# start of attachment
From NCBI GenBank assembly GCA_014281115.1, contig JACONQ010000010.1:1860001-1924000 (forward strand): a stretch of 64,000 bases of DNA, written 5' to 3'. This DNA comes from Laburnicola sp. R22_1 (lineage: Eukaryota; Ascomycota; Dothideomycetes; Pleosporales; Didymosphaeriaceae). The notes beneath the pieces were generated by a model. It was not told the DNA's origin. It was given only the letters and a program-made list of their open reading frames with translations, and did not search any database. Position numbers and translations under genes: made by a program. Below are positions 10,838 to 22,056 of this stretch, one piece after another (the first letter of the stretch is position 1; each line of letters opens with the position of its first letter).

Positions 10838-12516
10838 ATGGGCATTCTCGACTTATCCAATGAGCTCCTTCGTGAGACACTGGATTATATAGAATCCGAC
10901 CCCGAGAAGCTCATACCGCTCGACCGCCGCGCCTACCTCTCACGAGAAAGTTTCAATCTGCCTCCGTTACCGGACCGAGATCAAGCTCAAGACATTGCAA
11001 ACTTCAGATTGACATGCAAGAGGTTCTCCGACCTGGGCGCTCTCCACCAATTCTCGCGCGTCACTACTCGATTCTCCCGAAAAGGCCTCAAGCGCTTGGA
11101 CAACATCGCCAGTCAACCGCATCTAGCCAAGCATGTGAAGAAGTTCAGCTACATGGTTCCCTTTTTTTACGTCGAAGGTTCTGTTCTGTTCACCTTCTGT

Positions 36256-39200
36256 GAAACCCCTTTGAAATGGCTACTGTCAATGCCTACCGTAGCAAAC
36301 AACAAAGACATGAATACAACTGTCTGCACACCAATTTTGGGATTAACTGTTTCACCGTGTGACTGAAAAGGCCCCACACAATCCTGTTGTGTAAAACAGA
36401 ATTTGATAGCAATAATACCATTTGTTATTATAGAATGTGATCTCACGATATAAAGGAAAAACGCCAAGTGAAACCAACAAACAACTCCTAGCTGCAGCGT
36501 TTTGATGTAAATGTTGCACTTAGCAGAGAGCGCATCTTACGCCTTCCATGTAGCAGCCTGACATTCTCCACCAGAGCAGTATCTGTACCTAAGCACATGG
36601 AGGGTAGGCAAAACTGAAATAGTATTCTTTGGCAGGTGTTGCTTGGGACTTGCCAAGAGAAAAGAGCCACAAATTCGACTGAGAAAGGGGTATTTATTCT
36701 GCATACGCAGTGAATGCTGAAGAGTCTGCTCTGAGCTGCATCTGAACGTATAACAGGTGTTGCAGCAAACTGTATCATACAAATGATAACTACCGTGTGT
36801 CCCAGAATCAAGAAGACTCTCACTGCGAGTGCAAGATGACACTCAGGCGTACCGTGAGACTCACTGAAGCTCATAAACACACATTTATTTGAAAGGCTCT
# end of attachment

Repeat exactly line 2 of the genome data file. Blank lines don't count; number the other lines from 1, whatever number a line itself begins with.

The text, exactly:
Positions 10838-12516